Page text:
Illustration by Yogee Chandrasekaran for 1 Finance Magazine

In everyday transactions of late, you might’ve noticed a gradual spike in the price of fuel, groceries, or even cab fare — all of which are consequences of the depreciation of the Indian rupee. This is the fall in the value of the rupee against the US dollar owing to a rise in demand for the dollar. Like many other currencies, the rupee fluctuates in value quite often. When this happens, it not only impacts the economy of the country at large but also burns a hole in the pocket of the average consumer.

Due to various factors, the value of the rupee has witnessed a 25% decline since 2014. This is an emerging effect of inflation, slow economic growth and, more recently, the meteoric rise in crude oil prices owing to the Ukraine–Russia war.

India is a large importer of popularly consumed goods — including electronic appliances, edible oil, iron, and steel — as well as the raw materials required for manufacturing them — a majority of which are distributed through retail channels. In fact, about 86% of our imports are reportedly invoiced in dollars. An increase in the value of the dollar makes imports costlier, and manufacturers pass on this cost to the end consumer. For instance, the steep prices of commonly used electronic items like phones, laptops, and TVs or more extravagant purchases like luxury vehicles are due to importers having to pay a high price for the components required to manufacture these products in India.

The trickle-down effect of the rupee’s falling value is reflected in the way we manage our finances. Rising fuel prices have a snowball effect on the distribution and retail costs of consumer items, and this increase affects monthly budgets and weakens the purchasing power of consumers. For instance, fuel inflation creates a preference for bio-fuels that tend to use animal feed, like maize, which in turn has to be substituted by other grains, like wheat — leading to more demand and higher prices for food grains, a phenomenon that ultimately reflects in your grocery bill.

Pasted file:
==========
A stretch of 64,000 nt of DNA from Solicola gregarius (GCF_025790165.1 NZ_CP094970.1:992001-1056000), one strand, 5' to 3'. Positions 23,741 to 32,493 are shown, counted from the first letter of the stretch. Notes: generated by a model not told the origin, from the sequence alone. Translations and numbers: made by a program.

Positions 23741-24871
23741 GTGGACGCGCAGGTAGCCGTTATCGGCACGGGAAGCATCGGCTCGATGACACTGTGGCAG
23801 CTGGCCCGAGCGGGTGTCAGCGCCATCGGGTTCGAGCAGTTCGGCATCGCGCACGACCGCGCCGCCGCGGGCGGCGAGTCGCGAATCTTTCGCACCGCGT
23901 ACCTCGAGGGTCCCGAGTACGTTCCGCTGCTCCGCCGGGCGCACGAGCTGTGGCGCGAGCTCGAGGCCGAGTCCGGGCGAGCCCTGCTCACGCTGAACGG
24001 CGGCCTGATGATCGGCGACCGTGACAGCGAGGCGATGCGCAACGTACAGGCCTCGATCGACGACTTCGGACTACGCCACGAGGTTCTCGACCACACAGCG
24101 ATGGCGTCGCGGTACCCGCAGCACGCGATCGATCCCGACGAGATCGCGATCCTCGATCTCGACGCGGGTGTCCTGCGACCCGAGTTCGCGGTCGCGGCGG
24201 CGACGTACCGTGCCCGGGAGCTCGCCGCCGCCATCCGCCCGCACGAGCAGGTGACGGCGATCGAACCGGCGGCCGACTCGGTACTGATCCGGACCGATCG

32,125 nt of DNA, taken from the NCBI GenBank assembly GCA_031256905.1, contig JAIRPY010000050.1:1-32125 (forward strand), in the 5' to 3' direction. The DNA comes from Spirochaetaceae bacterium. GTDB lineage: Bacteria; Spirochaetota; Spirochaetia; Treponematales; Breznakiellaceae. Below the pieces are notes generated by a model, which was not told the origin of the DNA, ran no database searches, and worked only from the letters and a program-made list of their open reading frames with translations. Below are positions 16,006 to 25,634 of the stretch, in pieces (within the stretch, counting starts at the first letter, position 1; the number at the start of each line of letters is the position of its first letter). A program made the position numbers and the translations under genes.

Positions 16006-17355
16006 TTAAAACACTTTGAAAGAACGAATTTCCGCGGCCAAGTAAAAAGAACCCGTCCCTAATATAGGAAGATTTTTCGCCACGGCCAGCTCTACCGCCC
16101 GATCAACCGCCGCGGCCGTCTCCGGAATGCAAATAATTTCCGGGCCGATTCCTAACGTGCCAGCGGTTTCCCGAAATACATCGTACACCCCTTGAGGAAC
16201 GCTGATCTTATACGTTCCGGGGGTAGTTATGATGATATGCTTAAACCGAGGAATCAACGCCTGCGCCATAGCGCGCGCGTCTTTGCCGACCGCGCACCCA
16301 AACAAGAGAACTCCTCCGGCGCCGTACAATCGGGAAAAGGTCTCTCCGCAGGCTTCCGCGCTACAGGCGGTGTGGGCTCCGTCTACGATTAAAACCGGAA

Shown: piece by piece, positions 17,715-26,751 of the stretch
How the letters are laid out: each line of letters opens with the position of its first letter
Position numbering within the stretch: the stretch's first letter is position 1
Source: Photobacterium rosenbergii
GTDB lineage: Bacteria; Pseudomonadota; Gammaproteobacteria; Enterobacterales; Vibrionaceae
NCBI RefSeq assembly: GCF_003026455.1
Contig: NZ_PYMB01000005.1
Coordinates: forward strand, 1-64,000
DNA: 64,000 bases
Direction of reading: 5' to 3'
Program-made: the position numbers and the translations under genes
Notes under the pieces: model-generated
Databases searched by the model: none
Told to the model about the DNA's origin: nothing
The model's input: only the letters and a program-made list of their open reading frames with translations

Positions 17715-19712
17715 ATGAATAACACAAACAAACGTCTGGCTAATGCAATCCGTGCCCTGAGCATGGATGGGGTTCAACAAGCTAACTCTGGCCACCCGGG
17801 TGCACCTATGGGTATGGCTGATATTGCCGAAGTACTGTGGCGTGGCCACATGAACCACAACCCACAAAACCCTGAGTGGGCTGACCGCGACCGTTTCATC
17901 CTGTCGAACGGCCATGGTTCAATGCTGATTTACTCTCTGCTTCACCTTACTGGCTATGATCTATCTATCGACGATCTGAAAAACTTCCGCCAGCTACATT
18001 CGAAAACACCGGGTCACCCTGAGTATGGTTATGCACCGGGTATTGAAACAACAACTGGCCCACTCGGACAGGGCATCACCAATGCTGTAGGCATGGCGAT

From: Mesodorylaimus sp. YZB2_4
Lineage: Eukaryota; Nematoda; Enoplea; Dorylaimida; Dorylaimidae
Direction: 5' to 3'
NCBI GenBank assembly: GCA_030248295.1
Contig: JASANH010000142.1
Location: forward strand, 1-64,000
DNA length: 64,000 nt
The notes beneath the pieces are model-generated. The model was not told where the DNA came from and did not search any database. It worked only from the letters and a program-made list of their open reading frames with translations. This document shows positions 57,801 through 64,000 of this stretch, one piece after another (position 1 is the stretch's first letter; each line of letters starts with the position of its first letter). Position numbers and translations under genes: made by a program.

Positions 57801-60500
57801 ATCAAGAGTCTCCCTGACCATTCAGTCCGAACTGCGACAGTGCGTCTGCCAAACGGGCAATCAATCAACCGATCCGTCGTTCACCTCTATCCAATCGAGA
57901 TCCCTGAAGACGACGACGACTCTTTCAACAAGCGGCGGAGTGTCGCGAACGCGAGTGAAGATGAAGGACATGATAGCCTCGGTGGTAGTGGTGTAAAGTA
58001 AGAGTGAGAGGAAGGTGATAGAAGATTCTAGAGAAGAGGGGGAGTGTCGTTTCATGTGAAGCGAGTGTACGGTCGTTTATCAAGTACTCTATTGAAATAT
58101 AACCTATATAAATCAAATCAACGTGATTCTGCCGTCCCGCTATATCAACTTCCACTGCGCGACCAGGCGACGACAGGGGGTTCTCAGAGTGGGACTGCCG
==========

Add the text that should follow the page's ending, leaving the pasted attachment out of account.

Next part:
Another way depreciation affects personal finances is by setting off a rise in interest rates on EMIs. High inflation causes the RBI to increase the repo rate (the interest rate at which the RBI lends to commercial banks) — as of August 2022, the repo rate had risen by 50 basis points — which in turn resulted in higher lending rates. This has a direct effect on those with personal loans or who pay their credit card bills in instalments.

That said, while rupee depreciation might seem like a setback to your finances, careful planning can help you turn the situation to your advantage. To start off, a periodic review of your financial portfolio can help you better estimate your returns on investments in prevalent market environments. Steering your investments towards companies that deal in a substantial level of foreign exports to the US — like those in the FMCG, IT, automobile or pharmaceutical sectors — is an effective way to secure your portfolio against the fall in rupee value. Having a diversified portfolio and clear documentation of past investments helps not just in better planning of your current finances, but also in envisioning and achieving a more stable future, even if the value of currency struggles to remain steady.

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